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Mon, May 30, 2011

Whaddya Know... Martin 'Jetpack' REALLY Flies

Unmanned Martin Jetpack Climbs To 5000' and Tests Ballistic Parachute Deployment/Recovery

For those who thought the Martin ducted fan personal flying machine (aka 'Martin Jetpack' -- even though no 'jets' are involved) was a complex parlor trick (and yeah, we were getting there), there seems to be some evidence that the machine CAN actually accomplish some complex, even useful, helicopter like flying tasks. A recent test flight, radio-controlled from a chase helo, proved that the system can attain serious altitudes, while also showing that the BRS emergency system (as usual) can handle an emergency descent with relative ease.

The latest test flight took place over Canterbury Plains (NZ) at a climb rate of 800ft per minute, reaching an altitude of 5,000ft (beating the previous record of 100 FPM and 50' ultimate altitude) before deploying a ballistic  parachute in the first such test of this system.

The Martin folks, of course, are heralding this as a 'major step towards commercial production of the world's first practical Jetpack' while Inventor Glenn Martin noted that, "This successful test brings the future another step closer." The flight was part of an intensive period of flight-testing for the Jetpack as the Martin Aircraft Company works through the 'final development phase' of the Jetpack's technologies with the aim to have first deliveries of both the manned and unmanned (UAV) versions to key customers within the next 18 months. The commercial version of the vehicle is being designed to fly for half an hour or more, climb more than 1000 FPM and cruise at 100 kmh.

 "In this test we limited the Jetpack to 800 FPM climb so the chase helicopters could keep up," said Martin. This test utilized the UAV unmanned version using a weighted dummy, simulating a pilot's weight, to demonstrate the Jetpack's ability to fly at higher operational altitudes. The Ballistic Parachute safety system was also tested, and 'while this test was a verification of the safety system using an off the shelf version, Martin Aircraft believes that with the purpose built Ballistic Parachute they are developing, unlike helicopters, the Jetpack's avoidance curve can be removed entirely - meaning that with the Martin safety systems there is no height where a catastrophic failure needs to lead to significant injury.'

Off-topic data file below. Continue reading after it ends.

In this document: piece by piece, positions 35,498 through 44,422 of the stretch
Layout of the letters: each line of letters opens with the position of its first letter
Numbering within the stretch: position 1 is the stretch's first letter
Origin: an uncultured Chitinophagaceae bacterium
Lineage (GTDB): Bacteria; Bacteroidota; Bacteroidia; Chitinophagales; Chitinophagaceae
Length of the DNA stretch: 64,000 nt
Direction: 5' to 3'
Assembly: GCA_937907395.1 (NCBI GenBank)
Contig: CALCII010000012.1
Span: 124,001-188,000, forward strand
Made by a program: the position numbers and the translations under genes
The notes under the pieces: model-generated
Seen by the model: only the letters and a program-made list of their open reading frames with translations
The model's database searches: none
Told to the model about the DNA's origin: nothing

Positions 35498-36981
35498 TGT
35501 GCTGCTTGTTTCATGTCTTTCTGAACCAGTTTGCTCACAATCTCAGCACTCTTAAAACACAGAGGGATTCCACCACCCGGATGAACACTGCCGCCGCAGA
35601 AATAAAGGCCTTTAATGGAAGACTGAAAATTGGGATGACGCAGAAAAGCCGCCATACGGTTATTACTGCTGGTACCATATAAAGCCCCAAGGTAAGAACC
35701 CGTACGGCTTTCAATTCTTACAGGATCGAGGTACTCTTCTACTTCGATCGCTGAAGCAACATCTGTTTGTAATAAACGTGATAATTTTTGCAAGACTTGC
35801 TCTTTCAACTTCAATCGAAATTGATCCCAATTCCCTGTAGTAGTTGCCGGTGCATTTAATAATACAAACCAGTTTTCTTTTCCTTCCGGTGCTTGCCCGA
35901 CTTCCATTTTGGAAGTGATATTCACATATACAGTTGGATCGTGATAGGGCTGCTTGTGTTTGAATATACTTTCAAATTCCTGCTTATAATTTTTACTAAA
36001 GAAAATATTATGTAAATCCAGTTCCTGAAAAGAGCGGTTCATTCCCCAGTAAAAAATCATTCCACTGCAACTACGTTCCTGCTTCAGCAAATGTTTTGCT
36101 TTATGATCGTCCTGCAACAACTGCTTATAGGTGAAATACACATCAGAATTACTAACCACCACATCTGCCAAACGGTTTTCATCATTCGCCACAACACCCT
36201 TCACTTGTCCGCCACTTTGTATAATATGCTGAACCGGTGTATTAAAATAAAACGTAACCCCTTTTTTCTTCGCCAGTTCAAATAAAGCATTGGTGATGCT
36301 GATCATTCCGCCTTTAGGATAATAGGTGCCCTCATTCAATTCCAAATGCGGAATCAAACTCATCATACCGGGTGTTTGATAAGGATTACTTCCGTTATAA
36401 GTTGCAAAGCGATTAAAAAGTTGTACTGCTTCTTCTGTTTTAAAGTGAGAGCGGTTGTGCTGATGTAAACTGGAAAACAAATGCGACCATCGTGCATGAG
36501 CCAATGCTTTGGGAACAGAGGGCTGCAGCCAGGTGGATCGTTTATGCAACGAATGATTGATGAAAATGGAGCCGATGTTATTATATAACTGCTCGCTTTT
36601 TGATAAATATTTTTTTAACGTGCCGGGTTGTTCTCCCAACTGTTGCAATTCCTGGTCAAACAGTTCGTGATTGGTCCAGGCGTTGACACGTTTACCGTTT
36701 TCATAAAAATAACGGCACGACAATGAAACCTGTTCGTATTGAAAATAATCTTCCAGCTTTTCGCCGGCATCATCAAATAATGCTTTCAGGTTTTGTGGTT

"This test also validated our flight model, proved thrust to weight ratio and proved our ability to fly a Jetpack as an unmanned aerial vehicle, which will be key to some of the Jetpack's future emergency/search & rescue and military applications," said Martin. The earliest Martin Jetpack customers are expected to be in the military and emergency response sectors around the world. Unmanned Jetpacks could be used for delivery, observation and extraction in areas and situations too dangerous for people and other aircraft to get to. Martin Aircraft CEO, Richard Lauder said the Christchurch based company is now in an intensive testing period to refine technology in the areas of safety (the Ballistic Parachute), engine performance over extended and continuous hours of operation, and high speed flight stability. He said all the technologies tested during the high flight performed well and technicians are already working on the next test to push new boundaries of the flight envelope.

Lauder says that, "this latest successful high flight was a complex aviation event requiring approval from the Civil Aviation Authority, and took several months to coordinate. From a company point of view, the high flight shows Martin Aircraft's development over the past two years and its expertise in coordinating and running a sophisticated and complex aviation event of this nature."

FMI: www.martinjetpack.com

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